We can not simply dismiss self-harm as attention seeking
Conference aims to help people understand the reasons behind self-harm
Some studies suggest that as many as four out of five people under 25 who die by suicide have self-harmed. Photograph: iStock
Looking in from outside, it’s hard to understand why anybody would choose to deliberately cause physical injury to their own body.
And it’s even harder for a parent who has spent years protecting their child from harm in the outside world – both physical and emotional – to understand why their child would choose to physically harm themselves.
Those working in the field are now calling for more discussion and understanding around the topic of self-harm which has markedly increased in incidence across the country since 2007.
The latest figures from the National Suicide Research Foundation reveal that the rate of self-harm in 2016 was 10 per cent higher than in 2007. In Ireland, there were 11,485 self-harm presentations to hospital made by 8,909 individuals in 2016. However, these figures are based only on those who present to hospital, and are thought to be the tip of the iceberg.
The peak rate for women is in the 15-19 year age group and the peak rate among men is in the 20-24 year age group, but people of all ages and backgrounds are self-harming.
Some studies suggest that as many as four out of five people under 25 who die by suicide have self-harmed, according to Paul Gilligan, chief executive of St Patrick’s Mental Health Services (SPMHS), yet the act of self-harm continues to be very poorly understood.
Ahead of their third annual Self-Harm Awareness Conference on Thursday, March 15th, St Patrick’s and Pieta House are urging those who deal with young people to educate themselves on the subject of self-harm and to be able to identify the signs and reasons as they present themselves.
Dylan Moore, senior counselling psychologist at SPMHS, says it’s very hard for people to understand why somebody would want to harm themselves, but he explains that the person who is self-harming is doing the best they can to cope with overwhelming distress.
“We need to understand that these people are not just doing this for fun; they are doing it to survive and cope because they do not feel they have the skills to cope with overwhelming emotional distress in their day-to-day lives. Some people dismiss self-harm as attention seeking but in reality it’s a complicated problem and those who self-harm need to be taught new skills to manage their distress instead of doing something self-destructive.”
Moore explains that self-harming behaviour can distract a person from bad thoughts and overwhelming feelings and provide short-term relief from negative emotions, but can interfere with long-term life goals. People often keep their behaviour secret and injure hidden parts of their bodies. There may also be a biological component as research has found that non-suicidal self-injury can produce changes at a neurological level that result in reduced emotional arousal and an increase in an area linked to self-awareness.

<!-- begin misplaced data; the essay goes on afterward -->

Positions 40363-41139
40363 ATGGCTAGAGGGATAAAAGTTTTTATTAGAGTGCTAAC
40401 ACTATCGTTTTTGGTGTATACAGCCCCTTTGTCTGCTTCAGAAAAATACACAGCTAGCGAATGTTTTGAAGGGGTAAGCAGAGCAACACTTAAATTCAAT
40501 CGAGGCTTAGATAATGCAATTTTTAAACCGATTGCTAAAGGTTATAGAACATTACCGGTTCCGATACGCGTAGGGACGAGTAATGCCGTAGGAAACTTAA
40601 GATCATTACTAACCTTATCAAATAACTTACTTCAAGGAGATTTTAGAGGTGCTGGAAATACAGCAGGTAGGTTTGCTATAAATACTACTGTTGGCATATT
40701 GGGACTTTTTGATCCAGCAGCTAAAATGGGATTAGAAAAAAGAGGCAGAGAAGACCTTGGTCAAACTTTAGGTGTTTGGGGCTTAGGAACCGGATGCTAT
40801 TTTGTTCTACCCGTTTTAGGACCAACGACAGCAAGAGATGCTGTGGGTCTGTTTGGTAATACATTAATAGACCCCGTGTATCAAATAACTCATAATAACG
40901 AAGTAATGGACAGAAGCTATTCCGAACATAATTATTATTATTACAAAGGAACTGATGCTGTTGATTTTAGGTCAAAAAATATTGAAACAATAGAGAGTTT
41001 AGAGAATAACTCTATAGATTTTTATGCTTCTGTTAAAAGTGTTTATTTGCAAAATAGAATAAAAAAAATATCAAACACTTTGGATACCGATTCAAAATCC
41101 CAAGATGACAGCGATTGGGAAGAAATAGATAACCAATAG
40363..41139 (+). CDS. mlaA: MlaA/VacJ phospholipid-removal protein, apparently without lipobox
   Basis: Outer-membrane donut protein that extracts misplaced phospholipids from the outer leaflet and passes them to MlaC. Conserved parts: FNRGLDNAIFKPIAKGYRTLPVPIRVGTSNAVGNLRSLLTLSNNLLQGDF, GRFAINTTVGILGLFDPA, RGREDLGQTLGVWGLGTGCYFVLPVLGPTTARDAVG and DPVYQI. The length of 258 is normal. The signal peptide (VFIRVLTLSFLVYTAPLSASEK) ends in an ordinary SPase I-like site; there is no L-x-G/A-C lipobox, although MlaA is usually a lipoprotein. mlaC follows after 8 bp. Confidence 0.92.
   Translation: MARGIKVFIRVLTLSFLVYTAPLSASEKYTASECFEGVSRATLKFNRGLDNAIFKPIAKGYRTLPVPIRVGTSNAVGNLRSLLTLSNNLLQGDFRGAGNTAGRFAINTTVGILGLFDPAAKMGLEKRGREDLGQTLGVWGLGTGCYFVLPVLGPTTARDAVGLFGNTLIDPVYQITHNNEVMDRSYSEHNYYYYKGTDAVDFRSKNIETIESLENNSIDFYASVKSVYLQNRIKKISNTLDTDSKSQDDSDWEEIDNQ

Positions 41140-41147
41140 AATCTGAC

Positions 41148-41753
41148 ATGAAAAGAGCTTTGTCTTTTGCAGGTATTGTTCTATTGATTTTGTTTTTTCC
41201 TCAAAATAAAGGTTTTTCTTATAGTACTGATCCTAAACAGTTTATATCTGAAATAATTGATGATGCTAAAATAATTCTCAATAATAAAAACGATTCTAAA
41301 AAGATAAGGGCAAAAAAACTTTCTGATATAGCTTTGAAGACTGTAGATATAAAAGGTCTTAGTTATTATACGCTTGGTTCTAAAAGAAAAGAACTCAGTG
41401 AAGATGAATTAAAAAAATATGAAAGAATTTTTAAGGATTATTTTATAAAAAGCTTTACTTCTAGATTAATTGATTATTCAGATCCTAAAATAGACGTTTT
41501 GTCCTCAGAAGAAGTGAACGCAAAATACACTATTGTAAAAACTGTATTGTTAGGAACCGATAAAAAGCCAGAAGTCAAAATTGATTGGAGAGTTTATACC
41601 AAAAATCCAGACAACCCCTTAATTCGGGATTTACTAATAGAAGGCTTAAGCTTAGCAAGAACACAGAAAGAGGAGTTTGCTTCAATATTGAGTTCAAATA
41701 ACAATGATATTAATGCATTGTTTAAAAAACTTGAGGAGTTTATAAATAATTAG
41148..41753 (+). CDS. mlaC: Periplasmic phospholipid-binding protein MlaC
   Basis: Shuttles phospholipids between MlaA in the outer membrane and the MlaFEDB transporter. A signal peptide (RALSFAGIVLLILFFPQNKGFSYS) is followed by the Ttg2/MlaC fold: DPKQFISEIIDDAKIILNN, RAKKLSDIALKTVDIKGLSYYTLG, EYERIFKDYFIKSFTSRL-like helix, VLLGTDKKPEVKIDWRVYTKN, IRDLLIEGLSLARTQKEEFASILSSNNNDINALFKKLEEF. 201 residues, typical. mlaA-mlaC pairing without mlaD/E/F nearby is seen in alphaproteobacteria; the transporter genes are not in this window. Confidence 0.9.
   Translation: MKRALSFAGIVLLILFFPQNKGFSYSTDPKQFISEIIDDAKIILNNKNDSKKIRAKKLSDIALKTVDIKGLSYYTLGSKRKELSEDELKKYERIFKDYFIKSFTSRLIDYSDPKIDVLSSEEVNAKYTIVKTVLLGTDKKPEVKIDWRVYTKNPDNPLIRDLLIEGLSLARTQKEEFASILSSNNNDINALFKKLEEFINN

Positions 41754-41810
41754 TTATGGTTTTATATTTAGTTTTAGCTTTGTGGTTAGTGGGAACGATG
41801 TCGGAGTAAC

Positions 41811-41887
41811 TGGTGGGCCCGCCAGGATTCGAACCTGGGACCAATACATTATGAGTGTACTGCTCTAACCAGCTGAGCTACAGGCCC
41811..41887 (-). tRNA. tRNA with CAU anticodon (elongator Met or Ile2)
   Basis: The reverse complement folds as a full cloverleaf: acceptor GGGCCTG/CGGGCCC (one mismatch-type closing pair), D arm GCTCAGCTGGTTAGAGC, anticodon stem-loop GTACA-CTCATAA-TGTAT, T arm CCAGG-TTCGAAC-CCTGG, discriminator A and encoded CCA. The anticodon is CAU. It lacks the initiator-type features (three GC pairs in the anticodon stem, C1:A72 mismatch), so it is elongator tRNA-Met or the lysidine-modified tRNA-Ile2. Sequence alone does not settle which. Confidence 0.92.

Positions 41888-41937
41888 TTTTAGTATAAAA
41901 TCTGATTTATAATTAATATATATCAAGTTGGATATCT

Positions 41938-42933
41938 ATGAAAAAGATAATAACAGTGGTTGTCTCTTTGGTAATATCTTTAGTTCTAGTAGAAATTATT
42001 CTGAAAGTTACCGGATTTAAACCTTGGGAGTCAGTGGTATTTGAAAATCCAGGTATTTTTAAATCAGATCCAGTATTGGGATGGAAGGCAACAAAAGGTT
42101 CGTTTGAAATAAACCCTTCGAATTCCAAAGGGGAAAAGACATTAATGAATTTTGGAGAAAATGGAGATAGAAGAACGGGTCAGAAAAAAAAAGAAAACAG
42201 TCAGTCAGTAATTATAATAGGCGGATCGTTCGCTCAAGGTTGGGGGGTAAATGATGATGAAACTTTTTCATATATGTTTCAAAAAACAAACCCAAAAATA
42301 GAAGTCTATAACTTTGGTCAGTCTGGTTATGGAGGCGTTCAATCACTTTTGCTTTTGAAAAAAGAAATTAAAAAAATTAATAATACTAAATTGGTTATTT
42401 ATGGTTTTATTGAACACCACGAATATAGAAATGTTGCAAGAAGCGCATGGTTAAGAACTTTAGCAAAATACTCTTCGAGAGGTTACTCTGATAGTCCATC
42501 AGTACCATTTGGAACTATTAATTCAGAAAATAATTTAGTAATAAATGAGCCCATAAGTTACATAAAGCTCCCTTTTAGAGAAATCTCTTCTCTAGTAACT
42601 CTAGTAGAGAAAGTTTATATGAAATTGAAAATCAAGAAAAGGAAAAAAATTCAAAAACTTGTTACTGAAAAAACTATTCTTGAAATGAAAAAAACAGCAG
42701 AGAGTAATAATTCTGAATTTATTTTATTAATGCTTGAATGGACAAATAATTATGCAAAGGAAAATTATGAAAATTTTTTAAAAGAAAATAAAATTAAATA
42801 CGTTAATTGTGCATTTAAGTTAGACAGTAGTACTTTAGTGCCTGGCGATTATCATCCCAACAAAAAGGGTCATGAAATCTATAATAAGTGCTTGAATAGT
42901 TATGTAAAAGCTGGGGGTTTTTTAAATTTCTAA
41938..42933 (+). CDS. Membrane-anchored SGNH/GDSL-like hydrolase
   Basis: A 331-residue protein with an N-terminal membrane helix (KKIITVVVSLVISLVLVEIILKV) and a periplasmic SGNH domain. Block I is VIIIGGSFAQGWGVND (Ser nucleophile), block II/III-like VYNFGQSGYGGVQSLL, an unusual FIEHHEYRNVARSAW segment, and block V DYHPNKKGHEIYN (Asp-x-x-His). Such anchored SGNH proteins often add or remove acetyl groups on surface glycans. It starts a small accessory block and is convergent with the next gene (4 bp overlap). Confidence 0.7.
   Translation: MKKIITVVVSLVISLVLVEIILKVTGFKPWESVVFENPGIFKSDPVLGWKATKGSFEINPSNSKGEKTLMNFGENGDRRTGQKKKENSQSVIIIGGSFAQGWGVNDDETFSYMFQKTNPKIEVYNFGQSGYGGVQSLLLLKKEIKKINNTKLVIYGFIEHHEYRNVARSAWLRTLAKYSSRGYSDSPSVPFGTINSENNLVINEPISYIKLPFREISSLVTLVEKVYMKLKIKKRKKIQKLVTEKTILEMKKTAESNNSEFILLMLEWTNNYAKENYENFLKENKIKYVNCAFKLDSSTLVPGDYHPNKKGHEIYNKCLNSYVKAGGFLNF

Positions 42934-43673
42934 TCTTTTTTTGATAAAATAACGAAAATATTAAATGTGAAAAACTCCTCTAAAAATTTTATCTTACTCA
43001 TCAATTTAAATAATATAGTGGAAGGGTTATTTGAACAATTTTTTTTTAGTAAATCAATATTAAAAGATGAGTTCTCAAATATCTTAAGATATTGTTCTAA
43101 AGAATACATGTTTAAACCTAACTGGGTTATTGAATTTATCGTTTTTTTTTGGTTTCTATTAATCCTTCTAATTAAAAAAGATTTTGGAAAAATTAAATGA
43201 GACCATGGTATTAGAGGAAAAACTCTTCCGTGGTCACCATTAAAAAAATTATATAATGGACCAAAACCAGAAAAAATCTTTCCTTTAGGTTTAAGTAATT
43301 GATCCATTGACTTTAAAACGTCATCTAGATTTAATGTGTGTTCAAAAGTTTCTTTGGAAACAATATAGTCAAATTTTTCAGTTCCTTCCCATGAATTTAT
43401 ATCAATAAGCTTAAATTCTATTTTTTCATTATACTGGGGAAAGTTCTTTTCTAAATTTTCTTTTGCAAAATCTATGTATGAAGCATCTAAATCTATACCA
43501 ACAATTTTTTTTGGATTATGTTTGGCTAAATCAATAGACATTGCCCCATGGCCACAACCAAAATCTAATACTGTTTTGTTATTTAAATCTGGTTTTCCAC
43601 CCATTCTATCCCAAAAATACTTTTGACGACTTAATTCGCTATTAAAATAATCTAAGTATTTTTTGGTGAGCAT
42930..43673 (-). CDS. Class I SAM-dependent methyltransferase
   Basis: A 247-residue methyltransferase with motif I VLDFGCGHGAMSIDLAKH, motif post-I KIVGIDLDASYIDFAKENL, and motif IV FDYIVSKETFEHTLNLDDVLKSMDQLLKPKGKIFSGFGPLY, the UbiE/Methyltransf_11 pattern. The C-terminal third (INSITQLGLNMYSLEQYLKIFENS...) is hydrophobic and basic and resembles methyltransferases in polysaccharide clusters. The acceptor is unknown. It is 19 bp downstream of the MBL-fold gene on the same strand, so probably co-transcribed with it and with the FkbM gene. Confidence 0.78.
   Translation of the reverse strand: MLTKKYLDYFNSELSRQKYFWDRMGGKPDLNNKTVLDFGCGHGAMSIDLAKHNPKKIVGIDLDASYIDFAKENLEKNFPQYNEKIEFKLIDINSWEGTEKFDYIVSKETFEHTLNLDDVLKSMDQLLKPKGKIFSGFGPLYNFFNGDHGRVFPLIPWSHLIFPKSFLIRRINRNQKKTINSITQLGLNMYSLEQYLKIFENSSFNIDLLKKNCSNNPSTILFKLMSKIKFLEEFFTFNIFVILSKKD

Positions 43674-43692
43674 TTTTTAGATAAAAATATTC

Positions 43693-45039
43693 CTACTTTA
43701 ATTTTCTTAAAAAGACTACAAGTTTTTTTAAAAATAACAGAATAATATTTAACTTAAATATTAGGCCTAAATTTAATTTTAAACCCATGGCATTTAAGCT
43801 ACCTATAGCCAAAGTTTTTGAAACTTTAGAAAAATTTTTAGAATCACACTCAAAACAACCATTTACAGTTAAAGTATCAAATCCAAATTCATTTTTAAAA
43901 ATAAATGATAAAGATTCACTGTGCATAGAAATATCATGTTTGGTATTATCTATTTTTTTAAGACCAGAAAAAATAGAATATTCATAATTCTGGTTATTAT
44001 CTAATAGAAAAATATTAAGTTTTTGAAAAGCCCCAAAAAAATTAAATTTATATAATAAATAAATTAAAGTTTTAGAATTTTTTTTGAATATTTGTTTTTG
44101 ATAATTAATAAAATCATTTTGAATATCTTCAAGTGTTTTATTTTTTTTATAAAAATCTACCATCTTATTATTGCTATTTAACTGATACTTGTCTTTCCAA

For parents who find themselves dealing with a child who is self-harming, Moore says it’s human to worry about your child and to want this behaviour to stop, but he stresses the importance of trying to understand what’s happening for your child and why they need to do this.
“It can be difficult to know what to do when someone has harmed themselves, but there are things we can do directly. Remaining calm will help the person feel safe and mean they are more likely to share what’s happening for them. Validate that they are experiencing significant distress and are trying to find ways to cope with the situation, even though these may not be helpful in the long term. Express a willingness to talk about it when they feel able to do so. There can be an urge to ask a lot of questions but the person might find this overwhelming initially.”
Parents need to get support from their family GP and information on support services and potential referral options. St Patrick’s University Hospital in Dublin runs a programme called Living Through Distress for adults that focuses on teaching skills to increase range of coping strategies and reduce the urge to self-harm. It also runs a programme for adolescents.
“Some alternative behaviours we teach to manage emotional dysregulation at times of high emotion include holding ice until it melts as a form of distraction. Intense exercise such as running at a fast pace or doing compound exercises like burpees can help with rumination and physiological arousal. Paced breathing, that is exhaling for longer than we inhale – for example, inhaling to a count of five and exhaling for a count of seven – can also reduce some of the arousal associated with the flight, fight or freeze response,” says Moore.
The programmes at St Patrick’s are based on dialectical behaviour therapy (DBT) which teaches four important skills for coping with overwhelming emotions.
Distress tolerance helps to build resilience and develop skills to cope with distressing emotions; mindfulness helps you to stay present and focus less on negative thoughts; emotion regulation skills help you to recognise and observe each emotion without getting overwhelmed; and interpersonal effectiveness gives you new tools to problem-solve, express your beliefs and needs, and set limits.
The 2018 Self-Harm Awareness Conference will be held at the Aviva Stadiumon Thursday, March 15th to coincide with Self-Injury Awareness Day.
This year’s conference is aimed at healthcare professionals, social care and education providers, as well as policy-makers, parents, carers, influencers and funders, and will focus on the theme of “understanding self-harm”.